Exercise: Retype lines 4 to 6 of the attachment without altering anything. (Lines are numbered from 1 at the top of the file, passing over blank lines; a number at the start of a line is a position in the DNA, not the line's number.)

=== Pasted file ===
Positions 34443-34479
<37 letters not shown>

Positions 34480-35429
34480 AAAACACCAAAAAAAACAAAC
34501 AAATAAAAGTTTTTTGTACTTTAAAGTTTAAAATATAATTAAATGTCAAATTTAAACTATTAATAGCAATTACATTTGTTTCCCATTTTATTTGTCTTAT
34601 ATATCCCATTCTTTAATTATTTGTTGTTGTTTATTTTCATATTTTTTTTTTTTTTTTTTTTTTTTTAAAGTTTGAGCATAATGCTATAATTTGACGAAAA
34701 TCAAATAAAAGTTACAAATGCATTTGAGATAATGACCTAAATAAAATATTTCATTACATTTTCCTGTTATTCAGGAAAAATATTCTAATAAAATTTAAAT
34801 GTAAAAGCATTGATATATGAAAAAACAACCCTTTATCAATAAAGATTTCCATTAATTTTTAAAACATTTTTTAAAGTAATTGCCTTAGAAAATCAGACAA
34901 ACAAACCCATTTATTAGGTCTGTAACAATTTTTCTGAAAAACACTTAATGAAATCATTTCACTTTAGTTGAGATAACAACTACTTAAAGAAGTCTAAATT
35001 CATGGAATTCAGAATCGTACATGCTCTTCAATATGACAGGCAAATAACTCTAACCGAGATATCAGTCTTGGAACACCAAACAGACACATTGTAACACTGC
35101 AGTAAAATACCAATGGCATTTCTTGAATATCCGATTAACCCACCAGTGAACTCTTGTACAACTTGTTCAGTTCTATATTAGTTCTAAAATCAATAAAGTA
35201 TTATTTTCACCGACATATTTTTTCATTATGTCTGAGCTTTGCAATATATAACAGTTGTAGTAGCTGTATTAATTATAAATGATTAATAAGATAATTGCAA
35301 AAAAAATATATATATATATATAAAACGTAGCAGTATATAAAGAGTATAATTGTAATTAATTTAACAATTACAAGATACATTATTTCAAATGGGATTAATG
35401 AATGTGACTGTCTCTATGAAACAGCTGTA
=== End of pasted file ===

34480 AAAACACCAAAAAAAACAAAC
34501 AAATAAAAGTTTTTTGTACTTTAAAGTTTAAAATATAATTAAATGTCAAATTTAAACTATTAATAGCAATTACATTTGTTTCCCATTTTATTTGTCTTAT
34601 ATATCCCATTCTTTAATTATTTGTTGTTGTTTATTTTCATATTTTTTTTTTTTTTTTTTTTTTTTTAAAGTTTGAGCATAATGCTATAATTTGACGAAAA